FTC's Attempt to Block Hershey-Pinnacle Merger Rejected by Federal Court in Pennsylvania

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A Pennsylvania federal court denied a motion by the Federal Trade Commission and the Commonwealth of Pennsylvania (collectively, the "FTC") for a preliminary injunction last month which would have prohibited the merger of Penn State Hershey Medical Center ("Hershey") and PinnacleHealth System ("Pinnacle") (collectively, "Defendants").  Judge John E. Jones III of the United States District Court for the Middle District of Pennsylvania found that the FTC failed to set forth a relevant geographic market, and thus had not met its burden to show a likelihood of success on the merits of their antitrust claim.  The court went even further in finding that the efficiencies created by the merger outweighed potential anticompetitive risks.

Tracey Klein, chair of Reinhart's Health Care Practice, believes this may be the beginning of a trend where "courts and the FTC begin to acknowledge the shifting landscape of the health care marketplace as a result of reforms brought on by the Affordable Care Act."  However, the fight continues, as the United States Court of Appeals for the Third Circuit ("Third Circuit") subsequently granted the FTC's request for a stay to prevent Hershey and Pinnacle from moving forward on the merger while the appeal is pending.


Hershey, a 551‑bed hospital with 1 location in Hershey, Pennsylvania, and Pinnacle, a 3‑campus, 646-bed system in Harrisburg and Cumberland Counties, signed an Affiliation Agreement in April 2015 and notified the FTC of the proposed merger.  The FTC subsequently moved for a preliminary injunction to block the merger.


Definition of "Geographic Market"

The primary factor in the court's decision was the FTC's flawed construction of the relevant geographic market.  The FTC argued that the geographic market should be limited to the four-county Harrisburg area, and claimed that the geographic market for general acuity services is inherently local because people want to be hospitalized near their family and homes.  But the Defendants argued that the FTC's proposed geographic market was overly narrow, citing statistical evidence that in 2014, 43% of Hershey patients traveled to the hospital from outside of the 4‑county Harrisburg area to receive services; 50% of Hershey patients traveled at least 30 minutes and 20% traveled at least 60 minutes.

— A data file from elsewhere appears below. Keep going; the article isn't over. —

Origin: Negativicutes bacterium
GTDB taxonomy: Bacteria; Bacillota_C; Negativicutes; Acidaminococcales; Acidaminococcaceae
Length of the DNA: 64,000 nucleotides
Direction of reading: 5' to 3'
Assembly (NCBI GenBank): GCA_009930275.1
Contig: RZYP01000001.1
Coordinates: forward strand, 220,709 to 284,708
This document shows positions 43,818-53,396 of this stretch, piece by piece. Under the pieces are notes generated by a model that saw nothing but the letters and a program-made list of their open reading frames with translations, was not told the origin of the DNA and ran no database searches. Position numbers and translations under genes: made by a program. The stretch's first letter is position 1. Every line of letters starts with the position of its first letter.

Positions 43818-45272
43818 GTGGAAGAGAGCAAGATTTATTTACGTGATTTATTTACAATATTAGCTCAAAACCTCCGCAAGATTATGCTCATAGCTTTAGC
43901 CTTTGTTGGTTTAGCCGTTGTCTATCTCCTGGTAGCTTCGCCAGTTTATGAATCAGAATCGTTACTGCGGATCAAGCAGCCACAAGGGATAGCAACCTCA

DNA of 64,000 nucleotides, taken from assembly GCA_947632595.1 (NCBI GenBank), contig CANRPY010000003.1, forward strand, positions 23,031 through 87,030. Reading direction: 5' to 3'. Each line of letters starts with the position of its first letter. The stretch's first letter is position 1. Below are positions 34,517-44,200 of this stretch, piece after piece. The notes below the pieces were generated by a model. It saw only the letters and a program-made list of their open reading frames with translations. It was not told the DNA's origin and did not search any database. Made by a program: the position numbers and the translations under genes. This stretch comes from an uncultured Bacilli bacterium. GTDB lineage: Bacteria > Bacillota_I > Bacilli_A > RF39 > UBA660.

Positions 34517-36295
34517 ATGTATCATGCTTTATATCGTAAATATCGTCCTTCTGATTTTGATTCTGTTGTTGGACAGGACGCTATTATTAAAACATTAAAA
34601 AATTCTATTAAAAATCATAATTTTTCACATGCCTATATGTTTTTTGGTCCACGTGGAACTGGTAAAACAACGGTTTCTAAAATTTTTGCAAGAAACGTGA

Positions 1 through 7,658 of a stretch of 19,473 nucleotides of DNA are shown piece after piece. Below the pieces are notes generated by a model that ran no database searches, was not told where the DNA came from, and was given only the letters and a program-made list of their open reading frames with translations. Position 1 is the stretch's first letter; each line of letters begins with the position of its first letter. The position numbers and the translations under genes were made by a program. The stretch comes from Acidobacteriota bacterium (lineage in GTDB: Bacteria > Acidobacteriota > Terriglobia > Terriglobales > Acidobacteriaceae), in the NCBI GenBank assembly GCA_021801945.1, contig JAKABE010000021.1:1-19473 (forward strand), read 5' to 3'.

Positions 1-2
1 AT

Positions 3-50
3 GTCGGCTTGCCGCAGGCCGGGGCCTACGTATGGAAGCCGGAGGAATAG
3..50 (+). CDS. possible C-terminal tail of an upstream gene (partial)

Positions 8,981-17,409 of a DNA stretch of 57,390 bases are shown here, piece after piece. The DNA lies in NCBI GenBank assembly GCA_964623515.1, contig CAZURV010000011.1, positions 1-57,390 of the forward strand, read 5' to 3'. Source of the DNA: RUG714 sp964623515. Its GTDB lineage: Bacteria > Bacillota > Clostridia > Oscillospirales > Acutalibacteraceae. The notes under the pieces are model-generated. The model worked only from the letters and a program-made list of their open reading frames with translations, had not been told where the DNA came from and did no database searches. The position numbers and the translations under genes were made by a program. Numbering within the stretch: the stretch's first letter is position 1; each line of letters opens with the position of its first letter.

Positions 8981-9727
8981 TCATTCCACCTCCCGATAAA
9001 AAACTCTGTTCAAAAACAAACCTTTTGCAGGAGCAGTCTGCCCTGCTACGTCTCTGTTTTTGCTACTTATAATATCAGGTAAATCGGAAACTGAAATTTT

Weighing the Equities

Although the court's decision on the geographic market was determinative, Judge Jones also found that the efficiencies created by the merger outweighed any potential risk of anticompetitive effects.  The Defendants argued that Hershey's capacity constraints, repositioning by existing competitors and the increase in risk-based contracting all weighed in favor of allowing the Defendants to consummate the merger.  Hershey's occupancy rate of 89% to 115% was consistently higher than the 85% optimal occupancy rate.  The Defendants argued that they could shift lower acuity patients to Pinnacle and avoid Hershey needing to spend $277 million to build a new bed tower—the cost of which would be passed along to consumers—to alleviate occupancy constraints.  Additionally, other hospitals in the area already started repositioning in response to the merger.  For example, Geisinger Health System acquired Holy Spirit Hospital and WellSpan Health acquired Good Samaritan Hospital.  Hershey CEO Craig Hillemeier testified that larger organizations are better able to spread infrastructure costs in response to an increase in risk-based contracting.  Over the next three years, the government and other payors intend to shift a significant percentage of payments towards risk-based arrangements.